Well-known local historian and centenarian Ernie Poignant launches his latest cartoon book, Welcome to the Past!, on Friday, July 19.
The launch takes place from 1:30 to 3:30 p.m. at Trethewey House Heritage Site, 2313 Ware St.
The 126-page soft-cover book is full of historical anecdotes with a distinctive Poignant twist. Proceeds from sales of the book go to Heritage Abbotsford Society.
Poignant was born in Ridgedale on the Matsqui flats on Feb. 4, 1919.
He started drawing after his Swedish grandmother, Hulda, taught him how to draw stick figures when he was four years old.
His first cartoon was published in Canadian Poultry magazine in 1940. He also had cartoons appear in military publications while he served at various Canadian bases – including the Abbotsford Airport – during the Second World War.
Poignant moved to Quesnel in the early 1950s, where he worked as a compositor – and editorial cartoonist – for the weekly Observer. There, he met his wife, Rose, and both children – Val and Gary – were born in Quesnel.
The family moved to Maple Ridge in 1958, when Poignant assumed a similar role with the Maple Ridge Gazette as compositor and editorial cartoonist until he retired in 1984.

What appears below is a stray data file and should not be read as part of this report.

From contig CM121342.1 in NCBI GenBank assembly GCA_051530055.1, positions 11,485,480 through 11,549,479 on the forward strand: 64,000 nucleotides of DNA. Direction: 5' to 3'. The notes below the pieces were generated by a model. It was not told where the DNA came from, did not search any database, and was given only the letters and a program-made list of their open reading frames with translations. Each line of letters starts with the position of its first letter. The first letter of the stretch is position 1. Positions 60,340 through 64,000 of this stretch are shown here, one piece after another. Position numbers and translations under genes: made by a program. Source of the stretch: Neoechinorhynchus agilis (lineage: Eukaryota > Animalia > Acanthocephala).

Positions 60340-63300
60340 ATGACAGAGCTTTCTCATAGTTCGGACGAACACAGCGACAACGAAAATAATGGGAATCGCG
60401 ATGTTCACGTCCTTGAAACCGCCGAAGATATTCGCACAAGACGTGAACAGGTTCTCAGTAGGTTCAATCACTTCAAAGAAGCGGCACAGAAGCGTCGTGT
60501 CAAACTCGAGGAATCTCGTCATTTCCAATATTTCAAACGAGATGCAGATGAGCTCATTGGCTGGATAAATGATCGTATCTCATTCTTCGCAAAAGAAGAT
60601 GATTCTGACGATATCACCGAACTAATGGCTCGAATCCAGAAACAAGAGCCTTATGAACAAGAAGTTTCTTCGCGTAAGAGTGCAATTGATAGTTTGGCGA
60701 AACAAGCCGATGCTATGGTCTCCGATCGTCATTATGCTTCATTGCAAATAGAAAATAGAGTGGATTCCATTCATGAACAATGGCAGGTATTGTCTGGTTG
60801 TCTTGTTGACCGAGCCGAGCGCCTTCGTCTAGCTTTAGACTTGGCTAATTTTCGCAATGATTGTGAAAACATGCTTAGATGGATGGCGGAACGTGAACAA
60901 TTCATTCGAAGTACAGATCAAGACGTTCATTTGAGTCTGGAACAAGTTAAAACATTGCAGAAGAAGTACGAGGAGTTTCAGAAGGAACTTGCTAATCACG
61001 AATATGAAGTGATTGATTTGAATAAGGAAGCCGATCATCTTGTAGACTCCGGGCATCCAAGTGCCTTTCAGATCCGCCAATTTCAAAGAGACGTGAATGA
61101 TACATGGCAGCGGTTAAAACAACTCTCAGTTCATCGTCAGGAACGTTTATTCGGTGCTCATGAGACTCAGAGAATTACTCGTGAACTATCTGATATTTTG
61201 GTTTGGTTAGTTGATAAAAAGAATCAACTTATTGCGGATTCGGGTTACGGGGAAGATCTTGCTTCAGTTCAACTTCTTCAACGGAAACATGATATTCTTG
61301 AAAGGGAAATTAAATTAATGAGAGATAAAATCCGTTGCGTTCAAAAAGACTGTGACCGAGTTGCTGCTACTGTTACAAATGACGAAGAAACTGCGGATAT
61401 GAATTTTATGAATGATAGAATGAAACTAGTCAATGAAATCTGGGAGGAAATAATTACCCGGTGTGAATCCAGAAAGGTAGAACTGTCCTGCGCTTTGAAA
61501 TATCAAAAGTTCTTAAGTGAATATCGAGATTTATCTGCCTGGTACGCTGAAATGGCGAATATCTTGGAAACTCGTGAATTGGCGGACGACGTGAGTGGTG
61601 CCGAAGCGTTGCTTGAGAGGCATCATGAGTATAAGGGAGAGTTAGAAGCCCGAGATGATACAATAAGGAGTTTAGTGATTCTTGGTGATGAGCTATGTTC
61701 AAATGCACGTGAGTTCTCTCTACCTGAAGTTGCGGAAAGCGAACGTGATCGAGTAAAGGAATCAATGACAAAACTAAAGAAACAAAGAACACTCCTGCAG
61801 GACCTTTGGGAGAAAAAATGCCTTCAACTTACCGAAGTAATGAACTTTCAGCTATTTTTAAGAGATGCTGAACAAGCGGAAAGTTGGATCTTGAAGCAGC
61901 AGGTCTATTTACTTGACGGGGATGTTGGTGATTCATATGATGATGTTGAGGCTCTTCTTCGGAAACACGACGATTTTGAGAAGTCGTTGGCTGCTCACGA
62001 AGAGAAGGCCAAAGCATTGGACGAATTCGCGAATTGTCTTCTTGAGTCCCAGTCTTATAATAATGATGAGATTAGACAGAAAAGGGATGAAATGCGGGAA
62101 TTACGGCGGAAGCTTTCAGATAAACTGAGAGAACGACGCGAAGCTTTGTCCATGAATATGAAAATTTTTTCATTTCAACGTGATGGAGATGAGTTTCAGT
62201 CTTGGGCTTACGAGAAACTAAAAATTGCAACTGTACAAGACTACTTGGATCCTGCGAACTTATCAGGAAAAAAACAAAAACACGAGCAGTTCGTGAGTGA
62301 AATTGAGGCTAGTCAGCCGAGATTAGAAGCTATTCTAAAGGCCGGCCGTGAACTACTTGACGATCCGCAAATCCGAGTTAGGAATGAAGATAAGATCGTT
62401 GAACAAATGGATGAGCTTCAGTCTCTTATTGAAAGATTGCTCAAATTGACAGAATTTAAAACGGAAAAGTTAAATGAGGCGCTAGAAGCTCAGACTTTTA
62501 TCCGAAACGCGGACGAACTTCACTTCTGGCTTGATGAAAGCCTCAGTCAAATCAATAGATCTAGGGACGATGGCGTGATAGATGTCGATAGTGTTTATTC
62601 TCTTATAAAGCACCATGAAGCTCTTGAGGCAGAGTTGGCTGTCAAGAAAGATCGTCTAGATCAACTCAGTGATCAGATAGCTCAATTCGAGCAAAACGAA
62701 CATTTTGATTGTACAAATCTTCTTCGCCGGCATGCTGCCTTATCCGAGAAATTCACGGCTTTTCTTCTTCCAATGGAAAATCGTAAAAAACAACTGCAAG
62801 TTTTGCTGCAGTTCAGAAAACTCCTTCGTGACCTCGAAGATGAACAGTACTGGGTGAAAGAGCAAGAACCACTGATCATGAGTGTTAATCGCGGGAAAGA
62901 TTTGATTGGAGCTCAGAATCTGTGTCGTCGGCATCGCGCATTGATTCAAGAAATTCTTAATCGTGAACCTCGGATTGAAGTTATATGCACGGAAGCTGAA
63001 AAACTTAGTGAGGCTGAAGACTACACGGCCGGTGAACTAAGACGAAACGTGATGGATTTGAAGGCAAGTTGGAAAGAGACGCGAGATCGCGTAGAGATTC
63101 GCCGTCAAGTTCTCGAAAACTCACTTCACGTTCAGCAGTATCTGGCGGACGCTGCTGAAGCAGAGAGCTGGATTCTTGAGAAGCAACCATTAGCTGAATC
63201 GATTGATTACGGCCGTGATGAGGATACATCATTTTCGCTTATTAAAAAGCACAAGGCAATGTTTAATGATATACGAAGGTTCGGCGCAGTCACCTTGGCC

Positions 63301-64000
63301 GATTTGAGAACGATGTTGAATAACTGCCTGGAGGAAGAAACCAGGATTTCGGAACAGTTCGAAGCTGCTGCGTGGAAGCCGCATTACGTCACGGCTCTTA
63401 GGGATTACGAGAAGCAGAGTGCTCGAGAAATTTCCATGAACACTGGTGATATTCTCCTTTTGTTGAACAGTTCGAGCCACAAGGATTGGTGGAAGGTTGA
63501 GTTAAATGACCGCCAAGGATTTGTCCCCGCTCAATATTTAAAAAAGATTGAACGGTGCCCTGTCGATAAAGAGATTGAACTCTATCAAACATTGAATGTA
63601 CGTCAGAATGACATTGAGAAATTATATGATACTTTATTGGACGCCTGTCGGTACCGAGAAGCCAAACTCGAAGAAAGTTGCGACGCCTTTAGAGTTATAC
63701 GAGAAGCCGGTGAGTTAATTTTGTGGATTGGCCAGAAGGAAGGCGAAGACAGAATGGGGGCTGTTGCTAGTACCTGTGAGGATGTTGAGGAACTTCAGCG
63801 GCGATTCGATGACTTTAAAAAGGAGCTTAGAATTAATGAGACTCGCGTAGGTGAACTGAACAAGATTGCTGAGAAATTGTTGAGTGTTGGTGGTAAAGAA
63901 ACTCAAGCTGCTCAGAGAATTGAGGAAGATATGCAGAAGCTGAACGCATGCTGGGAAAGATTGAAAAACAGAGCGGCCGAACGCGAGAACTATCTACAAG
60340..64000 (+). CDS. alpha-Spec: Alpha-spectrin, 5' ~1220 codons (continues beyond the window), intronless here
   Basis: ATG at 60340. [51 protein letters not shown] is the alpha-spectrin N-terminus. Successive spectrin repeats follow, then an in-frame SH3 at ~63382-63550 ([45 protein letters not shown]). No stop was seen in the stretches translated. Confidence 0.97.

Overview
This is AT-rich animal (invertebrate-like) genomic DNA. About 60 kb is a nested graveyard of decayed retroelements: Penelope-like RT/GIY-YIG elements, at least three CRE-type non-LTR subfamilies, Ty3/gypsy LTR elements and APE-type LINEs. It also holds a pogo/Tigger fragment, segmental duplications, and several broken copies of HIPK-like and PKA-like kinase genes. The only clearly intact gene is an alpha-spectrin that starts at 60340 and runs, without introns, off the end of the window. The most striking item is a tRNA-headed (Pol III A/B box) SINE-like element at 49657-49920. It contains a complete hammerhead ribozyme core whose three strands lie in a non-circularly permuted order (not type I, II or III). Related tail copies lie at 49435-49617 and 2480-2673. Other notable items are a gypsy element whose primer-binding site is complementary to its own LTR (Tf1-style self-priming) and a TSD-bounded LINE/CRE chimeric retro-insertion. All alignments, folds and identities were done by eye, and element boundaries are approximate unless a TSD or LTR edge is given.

He expanded his series of “chalk talk” drawings that he had started in the 1960s, and entertained kids at BC Children’s Hospital, Canuck Place and Ronald McDonald House.
Poignant also travelled to Whistler from 1975 to ’86 for their Children’s Arts Festival, where he instructed children how to draw cartoons.
After moving back to Abbotsford in 2003, Poignant used his first-hand knowledge and artistic skills to become a celebrated local historian.
“Ernie is a real treasure,” says Christina Reid, Heritage Abbotsford’s executive director. “Had I the option, I would accession him into the society’s collection.”
Poignant still has encyclopedic recall of all things historic.
“If Ernie doesn’t know it, it never happened,” Reid says.
“His cartoons cover all manner of events, from the mundane to the extraordinary; from switching from left- to right-hand traffic, lard pail lunches, and the Gifford Fair to the flood of ’48 and the opening of the Mission Bridge to cars.”